Investment update for December 2011

Data and sentiment over the month was mixed but global markets finished the month slightly up. At the positive end of things, US jobless benefit claims fell to a three year low, Spanish Treasury bond sales were above target and at lower yields, and the European Central Bank made an injection of half a trillion Euros of three-year funds. At the other end of the spectrum, Fitch lowered its outlook on France’s AAA credit rating from “stable” to “negative” and placed six other euro-zone nations, including Spain and Italy, on ratings watch. Metals and energy prices also tumbled over the month. Despite this, the VIX (a measure of equity volatility) fell to its lowest level since the US debt ceiling debacle at the end of July 2011, perhaps indicating improving sentiment.

Australian equities finished the month down, affected by continuing negative consumer sentiment, retail downgrades and slow trading leading up to Christmas. Not surprisingly, Energy, Materials and Consumer Discretionary sectors were weak, and Metals and Energy prices were generally down for the month. Financials (ex-Property Trusts), Health Care, Telecoms and Utilities fared best. Small companies underperformed large companies due to the underperformance of small Resources stocks.

Global equities were slightly up on a hedged basis, and with the $A strengthening on a trade weighted basis, hedged returns (in $A) were were marginally stronger for December. Emerging markets underperformed Global equities on an unhedged bass. There was a wide performance disparity between countries in local currency terms. Germany, Italy and Greece dragged down the European performance and Japan was flat while the US and Asia ex-Japan performed relatively strongly.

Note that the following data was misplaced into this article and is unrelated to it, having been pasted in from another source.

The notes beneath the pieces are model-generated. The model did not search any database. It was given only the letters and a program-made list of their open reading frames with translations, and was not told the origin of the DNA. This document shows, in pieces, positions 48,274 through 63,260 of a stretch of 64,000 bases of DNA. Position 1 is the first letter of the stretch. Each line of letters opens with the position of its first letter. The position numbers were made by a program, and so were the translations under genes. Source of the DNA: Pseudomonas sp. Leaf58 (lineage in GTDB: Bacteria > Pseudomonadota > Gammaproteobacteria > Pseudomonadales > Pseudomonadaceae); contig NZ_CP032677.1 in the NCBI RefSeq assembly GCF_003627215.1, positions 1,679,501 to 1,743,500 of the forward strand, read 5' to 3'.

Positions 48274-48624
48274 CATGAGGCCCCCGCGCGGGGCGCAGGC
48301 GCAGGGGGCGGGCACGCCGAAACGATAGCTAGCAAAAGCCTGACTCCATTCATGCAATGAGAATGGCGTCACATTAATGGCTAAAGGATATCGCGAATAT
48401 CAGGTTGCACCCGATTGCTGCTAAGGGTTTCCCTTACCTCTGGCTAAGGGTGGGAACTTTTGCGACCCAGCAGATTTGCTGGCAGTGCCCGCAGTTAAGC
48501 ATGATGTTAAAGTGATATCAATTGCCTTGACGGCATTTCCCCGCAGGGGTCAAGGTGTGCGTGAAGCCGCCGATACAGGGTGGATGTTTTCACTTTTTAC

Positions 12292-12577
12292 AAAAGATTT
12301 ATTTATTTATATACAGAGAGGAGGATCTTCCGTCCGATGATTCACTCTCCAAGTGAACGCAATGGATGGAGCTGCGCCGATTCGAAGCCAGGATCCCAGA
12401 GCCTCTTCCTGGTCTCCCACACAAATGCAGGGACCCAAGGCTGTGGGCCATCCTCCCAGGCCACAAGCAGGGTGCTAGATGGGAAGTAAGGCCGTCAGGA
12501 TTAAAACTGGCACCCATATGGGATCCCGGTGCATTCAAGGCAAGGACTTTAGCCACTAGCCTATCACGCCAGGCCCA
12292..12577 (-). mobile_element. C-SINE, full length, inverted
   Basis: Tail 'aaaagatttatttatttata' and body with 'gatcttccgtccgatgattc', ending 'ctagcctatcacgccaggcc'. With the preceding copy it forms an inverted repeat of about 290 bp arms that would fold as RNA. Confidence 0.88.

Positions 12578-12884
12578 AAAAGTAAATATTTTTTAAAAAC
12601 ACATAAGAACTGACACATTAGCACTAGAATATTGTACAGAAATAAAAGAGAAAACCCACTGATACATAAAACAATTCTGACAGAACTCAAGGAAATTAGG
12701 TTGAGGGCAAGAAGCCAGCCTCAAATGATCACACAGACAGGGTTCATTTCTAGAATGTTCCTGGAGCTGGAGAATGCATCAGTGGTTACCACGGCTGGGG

Globally, Consumer Staples, Financials, Health Care, and Industrials posted strong relative returns while Consumer Discretionary, Energy, IT, and Materials struggled. Telecoms and Utilities were flat for the month.

The RBA announced a second interest rate cut. Longer term Australian Government inflation linked bonds were again the standout performer for the month. Global credit as measured by the Barclay’s Global Credit Index had a strong month in hedged $A terms. The 10-year yields of Australian, Euro area, UK and US government bonds remain low, having declined since 30 June 2011, reflecting the decline in sentiment towards risk assets as investors moved to the safe haven of developed market government bonds.

Looking ahead

Investment markets are expected to remain volatile for the time being as market sentiment proves to be closely aligned to political and policy announcements.

Broad stock market performance – December 2011

Performance (income and capital gain or loss) %
Australian Shares (S&P/ASX 300 Accumulation) -1.4
International Shares (MSCI AC World ex-Aust) hedged 1.1
Global Bonds (Barclays Global Aggregate (Hedged)) 1.9
Cash (UBS Bank Bills) 0.4
Unlisted property 0.5
Appreciation of $A against $US -0.2
Check out AvSuper’s weekly returns and quarterly performance results Please note that past performance is not always a reliable indicator of future performance.

 Source – JANA, FactSet, S&P, MSCI, Mercer, UBS, Barclays

We trust you find this information useful in understanding how your AvSuper investment is performing and welcome your feedback on how we can improve the information we provide to you.

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